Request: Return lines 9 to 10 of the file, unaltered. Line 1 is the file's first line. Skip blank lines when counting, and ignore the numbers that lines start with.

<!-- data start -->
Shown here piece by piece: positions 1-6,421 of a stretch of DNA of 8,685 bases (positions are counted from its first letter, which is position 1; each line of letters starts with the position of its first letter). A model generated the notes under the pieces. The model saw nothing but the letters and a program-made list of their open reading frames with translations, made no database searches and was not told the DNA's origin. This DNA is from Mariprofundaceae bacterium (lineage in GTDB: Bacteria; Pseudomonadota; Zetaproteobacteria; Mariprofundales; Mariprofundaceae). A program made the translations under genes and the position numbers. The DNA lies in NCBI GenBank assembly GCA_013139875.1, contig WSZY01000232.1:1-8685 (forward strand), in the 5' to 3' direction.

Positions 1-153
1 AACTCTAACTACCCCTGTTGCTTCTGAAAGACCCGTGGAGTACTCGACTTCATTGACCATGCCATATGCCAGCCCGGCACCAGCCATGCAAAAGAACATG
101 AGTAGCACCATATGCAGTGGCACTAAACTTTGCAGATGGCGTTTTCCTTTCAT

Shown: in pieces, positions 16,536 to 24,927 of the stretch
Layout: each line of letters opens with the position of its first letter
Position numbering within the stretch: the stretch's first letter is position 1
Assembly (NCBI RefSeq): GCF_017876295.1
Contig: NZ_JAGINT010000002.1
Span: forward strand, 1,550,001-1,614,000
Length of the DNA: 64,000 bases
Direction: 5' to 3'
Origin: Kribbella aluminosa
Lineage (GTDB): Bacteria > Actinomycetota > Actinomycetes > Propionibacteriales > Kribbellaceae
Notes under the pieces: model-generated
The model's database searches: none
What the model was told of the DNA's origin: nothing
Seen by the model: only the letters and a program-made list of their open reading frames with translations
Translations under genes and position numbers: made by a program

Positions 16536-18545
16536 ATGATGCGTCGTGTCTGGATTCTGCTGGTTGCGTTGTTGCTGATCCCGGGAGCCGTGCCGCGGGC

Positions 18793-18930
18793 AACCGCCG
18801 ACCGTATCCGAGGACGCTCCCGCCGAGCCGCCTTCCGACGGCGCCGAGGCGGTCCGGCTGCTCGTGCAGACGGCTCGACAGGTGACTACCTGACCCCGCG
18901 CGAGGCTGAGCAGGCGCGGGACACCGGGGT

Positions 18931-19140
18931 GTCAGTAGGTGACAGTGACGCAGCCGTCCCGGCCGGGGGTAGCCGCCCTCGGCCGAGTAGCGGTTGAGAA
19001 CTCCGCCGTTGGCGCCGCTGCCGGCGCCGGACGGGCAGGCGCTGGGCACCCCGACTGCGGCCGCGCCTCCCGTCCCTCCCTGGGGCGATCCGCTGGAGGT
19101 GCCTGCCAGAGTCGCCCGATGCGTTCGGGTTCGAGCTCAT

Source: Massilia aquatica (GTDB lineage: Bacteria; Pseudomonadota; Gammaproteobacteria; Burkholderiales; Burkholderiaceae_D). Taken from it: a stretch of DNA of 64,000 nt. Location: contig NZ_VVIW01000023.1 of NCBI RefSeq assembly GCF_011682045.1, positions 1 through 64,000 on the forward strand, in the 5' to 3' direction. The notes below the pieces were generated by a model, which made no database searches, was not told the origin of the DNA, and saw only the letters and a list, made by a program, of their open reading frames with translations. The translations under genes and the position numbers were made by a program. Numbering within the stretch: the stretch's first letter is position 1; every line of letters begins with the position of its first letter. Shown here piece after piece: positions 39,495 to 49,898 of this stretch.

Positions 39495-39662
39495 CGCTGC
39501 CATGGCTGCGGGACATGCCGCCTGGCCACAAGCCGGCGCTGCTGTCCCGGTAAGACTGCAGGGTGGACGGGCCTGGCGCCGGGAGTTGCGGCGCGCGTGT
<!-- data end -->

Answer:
Contig: NZ_JAGINT010000002.1
Span: forward strand, 1,550,001-1,614,000